Geophysical validation and long-term consistency between GOME-2/MetOp-A total ozone column and measurements from the sensors GOME/ERS-2, SCIAMACHY/ENVISAT and OMI/Aura
1Laboratory of Atmospheric Physics, Aristotle University of Thessaloniki, Thessaloniki, Greece
2Deutsches Zentrum für Luft- und Raumfahrt (DLR), Institut für Methodik der Fernerkundung (IMF), 82234 Oberpfaffenhofen, Germany
3Belgian Institute for Space Aeronomy (BIRA-IASB), 3, Avenue Circulaire, 1180 Brussels, Belgium
4RT-Solutions, Inc., Cambridge, MA, USA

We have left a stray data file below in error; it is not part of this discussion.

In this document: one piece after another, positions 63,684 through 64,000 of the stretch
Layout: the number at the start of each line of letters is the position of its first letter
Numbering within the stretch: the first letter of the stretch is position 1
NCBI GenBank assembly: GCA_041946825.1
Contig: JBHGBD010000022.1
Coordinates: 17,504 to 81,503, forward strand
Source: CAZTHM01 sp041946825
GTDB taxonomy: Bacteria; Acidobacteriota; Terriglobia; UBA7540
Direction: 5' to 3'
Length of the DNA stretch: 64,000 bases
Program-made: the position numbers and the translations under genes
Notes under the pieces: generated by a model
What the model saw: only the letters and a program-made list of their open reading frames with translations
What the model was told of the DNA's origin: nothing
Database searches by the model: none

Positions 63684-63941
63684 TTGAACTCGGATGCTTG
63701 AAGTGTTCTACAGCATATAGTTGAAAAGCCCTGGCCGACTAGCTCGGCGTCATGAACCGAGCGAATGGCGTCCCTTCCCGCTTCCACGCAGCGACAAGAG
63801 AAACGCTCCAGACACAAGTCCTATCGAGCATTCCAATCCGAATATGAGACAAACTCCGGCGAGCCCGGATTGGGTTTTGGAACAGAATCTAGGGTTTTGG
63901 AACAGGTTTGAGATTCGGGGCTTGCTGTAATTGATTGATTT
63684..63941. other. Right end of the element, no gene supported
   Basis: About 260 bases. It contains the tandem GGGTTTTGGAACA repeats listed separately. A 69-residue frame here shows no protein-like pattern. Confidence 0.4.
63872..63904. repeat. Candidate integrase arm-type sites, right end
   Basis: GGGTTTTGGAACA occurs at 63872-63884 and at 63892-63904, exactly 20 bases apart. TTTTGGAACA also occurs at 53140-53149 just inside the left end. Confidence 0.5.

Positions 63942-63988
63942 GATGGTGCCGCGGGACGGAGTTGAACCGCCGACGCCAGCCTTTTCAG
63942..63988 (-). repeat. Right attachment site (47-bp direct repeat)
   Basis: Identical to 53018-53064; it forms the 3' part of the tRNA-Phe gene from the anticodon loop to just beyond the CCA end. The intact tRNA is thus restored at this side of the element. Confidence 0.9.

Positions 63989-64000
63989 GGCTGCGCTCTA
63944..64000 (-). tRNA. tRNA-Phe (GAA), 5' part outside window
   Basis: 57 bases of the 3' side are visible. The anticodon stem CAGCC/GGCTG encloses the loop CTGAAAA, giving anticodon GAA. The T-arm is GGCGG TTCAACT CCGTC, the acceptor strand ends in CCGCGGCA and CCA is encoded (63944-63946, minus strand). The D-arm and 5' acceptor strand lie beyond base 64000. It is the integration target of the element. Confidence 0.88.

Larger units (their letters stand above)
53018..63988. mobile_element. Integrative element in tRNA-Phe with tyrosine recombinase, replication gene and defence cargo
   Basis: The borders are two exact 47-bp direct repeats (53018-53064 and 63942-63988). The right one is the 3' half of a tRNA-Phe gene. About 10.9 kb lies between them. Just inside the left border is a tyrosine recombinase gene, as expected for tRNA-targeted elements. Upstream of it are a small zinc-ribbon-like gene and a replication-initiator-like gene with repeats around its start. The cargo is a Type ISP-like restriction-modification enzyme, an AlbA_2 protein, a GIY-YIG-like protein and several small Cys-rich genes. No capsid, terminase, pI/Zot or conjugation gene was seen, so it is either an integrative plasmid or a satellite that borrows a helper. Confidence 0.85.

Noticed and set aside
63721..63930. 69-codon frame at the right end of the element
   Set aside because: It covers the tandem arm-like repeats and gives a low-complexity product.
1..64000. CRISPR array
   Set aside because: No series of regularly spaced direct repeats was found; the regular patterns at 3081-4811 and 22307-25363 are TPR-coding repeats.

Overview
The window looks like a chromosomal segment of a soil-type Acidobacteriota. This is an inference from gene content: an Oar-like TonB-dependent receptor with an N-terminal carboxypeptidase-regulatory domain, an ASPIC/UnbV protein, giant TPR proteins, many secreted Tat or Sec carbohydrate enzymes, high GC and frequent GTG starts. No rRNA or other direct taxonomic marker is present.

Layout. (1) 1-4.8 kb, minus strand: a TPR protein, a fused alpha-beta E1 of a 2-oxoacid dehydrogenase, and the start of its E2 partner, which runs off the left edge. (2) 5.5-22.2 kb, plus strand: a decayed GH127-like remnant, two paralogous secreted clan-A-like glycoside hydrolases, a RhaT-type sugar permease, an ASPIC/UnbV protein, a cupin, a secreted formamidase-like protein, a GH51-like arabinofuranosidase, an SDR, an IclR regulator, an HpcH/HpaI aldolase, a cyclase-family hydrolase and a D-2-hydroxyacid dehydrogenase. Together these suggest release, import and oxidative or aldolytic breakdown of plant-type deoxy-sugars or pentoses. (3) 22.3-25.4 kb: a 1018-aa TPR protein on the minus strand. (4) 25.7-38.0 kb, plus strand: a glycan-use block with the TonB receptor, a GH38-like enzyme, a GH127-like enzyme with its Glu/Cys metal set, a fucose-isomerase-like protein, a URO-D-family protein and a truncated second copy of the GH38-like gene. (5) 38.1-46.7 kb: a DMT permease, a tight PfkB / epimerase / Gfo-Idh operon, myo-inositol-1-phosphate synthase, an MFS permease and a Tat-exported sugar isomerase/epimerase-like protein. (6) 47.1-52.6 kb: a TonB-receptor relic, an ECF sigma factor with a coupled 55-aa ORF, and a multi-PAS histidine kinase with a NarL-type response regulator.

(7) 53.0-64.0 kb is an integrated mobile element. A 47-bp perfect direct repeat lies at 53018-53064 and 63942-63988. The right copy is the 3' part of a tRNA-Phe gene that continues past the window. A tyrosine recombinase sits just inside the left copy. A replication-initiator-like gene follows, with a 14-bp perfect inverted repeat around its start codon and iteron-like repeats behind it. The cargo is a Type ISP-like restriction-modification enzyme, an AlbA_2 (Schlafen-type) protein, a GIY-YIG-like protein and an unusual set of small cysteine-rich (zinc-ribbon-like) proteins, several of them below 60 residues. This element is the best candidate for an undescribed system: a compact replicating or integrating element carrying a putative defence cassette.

Abstract. The main aim of the paper is to assess the consistency of five years of Global Ozone Monitoring Experiment-2/Metop-A (GOME-2) total ozone columns and the long-term total ozone satellite monitoring database already in existence through an extensive inter-comparison and validation exercise using as reference Brewer and Dobson ground-based measurements. The behaviour of the GOME-2 measurements is being weighed against that of GOME (1995–2011), Ozone Monitoring Experiment (OMI) (since 2004) and the Scanning Imaging Absorption spectroMeter for Atmospheric CartograpHY (SCIAMACHY) (since 2002) total ozone column products. Over the background truth of the ground-based measurements, the total ozone columns are inter-evaluated using a suite of established validation techniques; the GOME-2 time series follow the same patterns as those observed by the other satellite sensors and in particular, on the average, GOME-2 data underestimate GOME data by about 0.80%, and underestimate SCIAMACHY data by 0.37% with no seasonal dependence of the differences between GOME-2, GOME and SCIAMACHY. The latter is expected since the three data sets are based on similar DOAS algorithms. This underestimation of GOME-2 is within the uncertainty of the reference data used in the comparisons. Compared to the OMI sensor, on the average GOME-2 data underestimate OMI_DOAS (collection 3) data by 1.28%, without any significant seasonal dependence of the differences between them. The lack of seasonality might be expected since both GDP 4.4 and OMI_DOAS are DOAS-type algorithms and both consider the variability of the stratospheric temperatures in their retrievals. Compared to the OMI_TOMS (collection 3) data, no bias was found. We hence conclude that the GOME-2 total ozone columns are well suitable to continue the long-term global total ozone record with the accuracy needed for climate monitoring studies.